“The Antichrist Lives in the West”: The United States and Western Europe as Russia’s Geopolitical “Other”

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    • Presentation speakers
      • Magda Dolinska-Rydzek, International Graduate Centre for the Study of Culture (GCSC) Justus-Liebig-Universität Gießen, Germany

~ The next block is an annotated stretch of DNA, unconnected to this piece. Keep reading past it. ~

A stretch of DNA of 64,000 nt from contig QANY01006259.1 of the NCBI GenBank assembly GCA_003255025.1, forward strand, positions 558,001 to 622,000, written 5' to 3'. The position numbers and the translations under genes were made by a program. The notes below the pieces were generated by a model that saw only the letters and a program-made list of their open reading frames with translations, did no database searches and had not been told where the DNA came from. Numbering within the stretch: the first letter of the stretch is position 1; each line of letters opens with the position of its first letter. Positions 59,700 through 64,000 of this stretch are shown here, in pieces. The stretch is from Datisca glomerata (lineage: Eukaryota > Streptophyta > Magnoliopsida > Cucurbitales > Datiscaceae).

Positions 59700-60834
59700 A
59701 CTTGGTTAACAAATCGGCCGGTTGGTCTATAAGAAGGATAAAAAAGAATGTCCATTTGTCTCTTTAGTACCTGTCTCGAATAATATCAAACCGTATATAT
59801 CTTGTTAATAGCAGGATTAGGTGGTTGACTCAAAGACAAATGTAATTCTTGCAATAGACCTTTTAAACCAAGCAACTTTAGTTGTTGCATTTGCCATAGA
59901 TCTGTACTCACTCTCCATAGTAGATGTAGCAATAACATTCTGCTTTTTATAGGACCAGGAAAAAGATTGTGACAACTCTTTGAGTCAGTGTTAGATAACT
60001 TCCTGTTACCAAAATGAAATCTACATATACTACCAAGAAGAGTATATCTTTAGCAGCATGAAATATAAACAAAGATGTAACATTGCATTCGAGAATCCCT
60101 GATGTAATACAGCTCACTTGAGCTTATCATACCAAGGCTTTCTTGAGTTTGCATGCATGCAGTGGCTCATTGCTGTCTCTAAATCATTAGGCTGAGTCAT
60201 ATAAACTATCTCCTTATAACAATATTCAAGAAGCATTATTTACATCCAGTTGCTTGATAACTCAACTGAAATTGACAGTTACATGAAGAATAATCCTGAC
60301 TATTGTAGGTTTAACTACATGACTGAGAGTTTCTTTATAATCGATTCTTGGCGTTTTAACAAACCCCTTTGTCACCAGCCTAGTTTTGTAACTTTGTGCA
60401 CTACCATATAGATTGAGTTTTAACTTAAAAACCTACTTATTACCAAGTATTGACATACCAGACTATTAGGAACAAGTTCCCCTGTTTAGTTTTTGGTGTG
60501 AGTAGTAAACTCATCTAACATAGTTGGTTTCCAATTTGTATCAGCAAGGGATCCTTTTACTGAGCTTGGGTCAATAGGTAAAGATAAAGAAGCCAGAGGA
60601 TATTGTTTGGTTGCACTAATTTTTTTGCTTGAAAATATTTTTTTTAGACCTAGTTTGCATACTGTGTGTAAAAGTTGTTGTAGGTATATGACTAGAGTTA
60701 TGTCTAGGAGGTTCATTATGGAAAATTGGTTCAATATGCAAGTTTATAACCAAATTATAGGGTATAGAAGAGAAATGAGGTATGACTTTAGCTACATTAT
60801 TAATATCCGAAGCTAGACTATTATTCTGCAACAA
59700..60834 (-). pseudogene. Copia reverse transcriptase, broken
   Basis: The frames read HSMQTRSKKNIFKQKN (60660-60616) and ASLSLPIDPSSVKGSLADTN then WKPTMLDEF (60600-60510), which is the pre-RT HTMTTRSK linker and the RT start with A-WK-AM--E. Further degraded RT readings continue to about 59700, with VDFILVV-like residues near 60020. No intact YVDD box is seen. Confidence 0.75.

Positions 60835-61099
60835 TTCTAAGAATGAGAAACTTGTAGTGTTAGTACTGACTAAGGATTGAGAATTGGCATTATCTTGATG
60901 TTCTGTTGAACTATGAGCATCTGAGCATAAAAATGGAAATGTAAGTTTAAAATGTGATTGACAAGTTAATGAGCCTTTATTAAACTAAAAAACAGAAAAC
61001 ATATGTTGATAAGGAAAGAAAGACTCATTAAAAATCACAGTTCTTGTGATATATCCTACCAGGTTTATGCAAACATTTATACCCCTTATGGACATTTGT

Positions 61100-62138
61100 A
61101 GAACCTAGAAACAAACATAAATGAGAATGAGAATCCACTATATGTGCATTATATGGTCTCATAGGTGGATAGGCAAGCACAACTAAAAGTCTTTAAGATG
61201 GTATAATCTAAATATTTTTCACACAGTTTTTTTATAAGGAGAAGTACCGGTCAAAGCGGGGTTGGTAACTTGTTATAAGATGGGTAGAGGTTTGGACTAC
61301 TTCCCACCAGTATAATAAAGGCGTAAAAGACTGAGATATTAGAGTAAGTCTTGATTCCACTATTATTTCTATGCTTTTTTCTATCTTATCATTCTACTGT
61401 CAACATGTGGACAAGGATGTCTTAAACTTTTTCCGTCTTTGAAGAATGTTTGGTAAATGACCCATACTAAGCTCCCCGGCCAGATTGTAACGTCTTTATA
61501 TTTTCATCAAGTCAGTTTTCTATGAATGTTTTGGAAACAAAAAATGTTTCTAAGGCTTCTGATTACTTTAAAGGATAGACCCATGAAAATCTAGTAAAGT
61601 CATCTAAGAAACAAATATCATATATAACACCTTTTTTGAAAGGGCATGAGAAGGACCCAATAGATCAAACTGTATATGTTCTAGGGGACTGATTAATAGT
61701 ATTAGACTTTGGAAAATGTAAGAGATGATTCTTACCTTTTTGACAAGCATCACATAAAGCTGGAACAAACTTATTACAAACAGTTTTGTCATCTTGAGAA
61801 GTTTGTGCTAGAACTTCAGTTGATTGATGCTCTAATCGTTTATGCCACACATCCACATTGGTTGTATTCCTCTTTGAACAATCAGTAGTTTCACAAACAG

The title of my presentation refers to the conception of neo-Eurasianism, established by Aleksander Dugin – Russian philosopher and political theoretician, a leader of the Center of Geopolitical Expertize in the Russian Duma. Dugin’s neoEurasianism is a re-interpretation of the conception, which was founded by Russian émigrés in France after the Bolshevik Revolution and gained popularity in the post-Soviet Russia. Euroasianism, together with conceptions of Westernizers and Slavophiles, are the most important philosophical interpretations of the “eternal” Russian queries about its place in the world, historical development and destiny – not only in political, but also metaphysical sense. Furthermore, all these conceptions derive from the most important question of the Russian self-knowledge: does Russia belong to the West or maybe is a distinct “civilization”? Although the dispute on this problem started in 19th century, it is still present in the public discourse of the contemporary Russia. In fact, after the fall of the Soviet Union, Russian political elites continuously attempt to “re-invent” Russia and establish its relationship with the West anew. Interestingly, the notion of the Antichrist plays an important role in many conceptions aiming at re-inventing the post-Soviet Russia. It appears not only in the Dugin’s neo-Eurasianism, but also in other political, historiosophical, and even scientific conceptions. Since the Antichrist has an idiosyncratic place in Russian culture and has been used in various context throughout the centuries, evoking this notion has a great impact on Russian society. Furthermore, the concept of the Antichrist has been predominately used in order to describe the “Other”, both internal and external. In consequence, the West, portrayed as the Antichrist, may be perceived not only as an ideological enemy, but also as the real political threat. In my presentation I would like to elaborate on how the notion of the Antichrist is used in Russian contemporary political and geopolitical discourse. Moreover, I would like to pay particular attention to the role of this concept in the processes of altering the West within “re-inventing” Russia after the fall of the Soviet Union.